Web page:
In Southern Spirits, Four Hundred Years Of Drinking In the American South, With Recipes, author Robert F. Moss acknowledges the stereotypes that most of us have of “Southern drinking culture” – mint juleps, plantation punch, bourbon, moonshine and lazy afternoons on the veranda. But like most histories, this surface culture becomes much more interesting when you delve deeper. The book is a true history of boozing in the South, and is an easy, entertaining and fascinating read. You’ll read about the things you probably thought you already knew all about like Prohibition and rum runners, plus more obscure subjects like French Wine Cola and the North Georgia Moonshine War.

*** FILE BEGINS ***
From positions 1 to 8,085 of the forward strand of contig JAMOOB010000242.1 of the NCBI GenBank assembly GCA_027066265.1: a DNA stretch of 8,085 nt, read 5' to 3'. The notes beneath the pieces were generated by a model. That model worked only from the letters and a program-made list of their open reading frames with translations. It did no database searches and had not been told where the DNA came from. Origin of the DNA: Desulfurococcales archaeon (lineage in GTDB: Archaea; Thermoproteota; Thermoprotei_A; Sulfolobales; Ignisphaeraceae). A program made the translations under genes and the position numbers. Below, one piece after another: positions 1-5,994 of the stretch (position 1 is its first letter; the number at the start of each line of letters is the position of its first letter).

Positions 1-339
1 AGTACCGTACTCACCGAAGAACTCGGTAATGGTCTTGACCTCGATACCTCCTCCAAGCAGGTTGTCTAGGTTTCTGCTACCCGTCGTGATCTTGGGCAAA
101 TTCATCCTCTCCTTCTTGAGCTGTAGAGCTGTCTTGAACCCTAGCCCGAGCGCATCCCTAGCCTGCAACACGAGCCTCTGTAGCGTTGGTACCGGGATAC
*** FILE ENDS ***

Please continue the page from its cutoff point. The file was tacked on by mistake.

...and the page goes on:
There are recipes to begin each chapter, but the book focuses on telling a story, rather than recipes and photography, and it tells that story well. That said, you should still serve the Antebellum Mint Julep at your next Derby party if you want to let your friends in on how it really should be done. (It’d be hard to go wrong with the Charleston Light Dragoon Punch either.)
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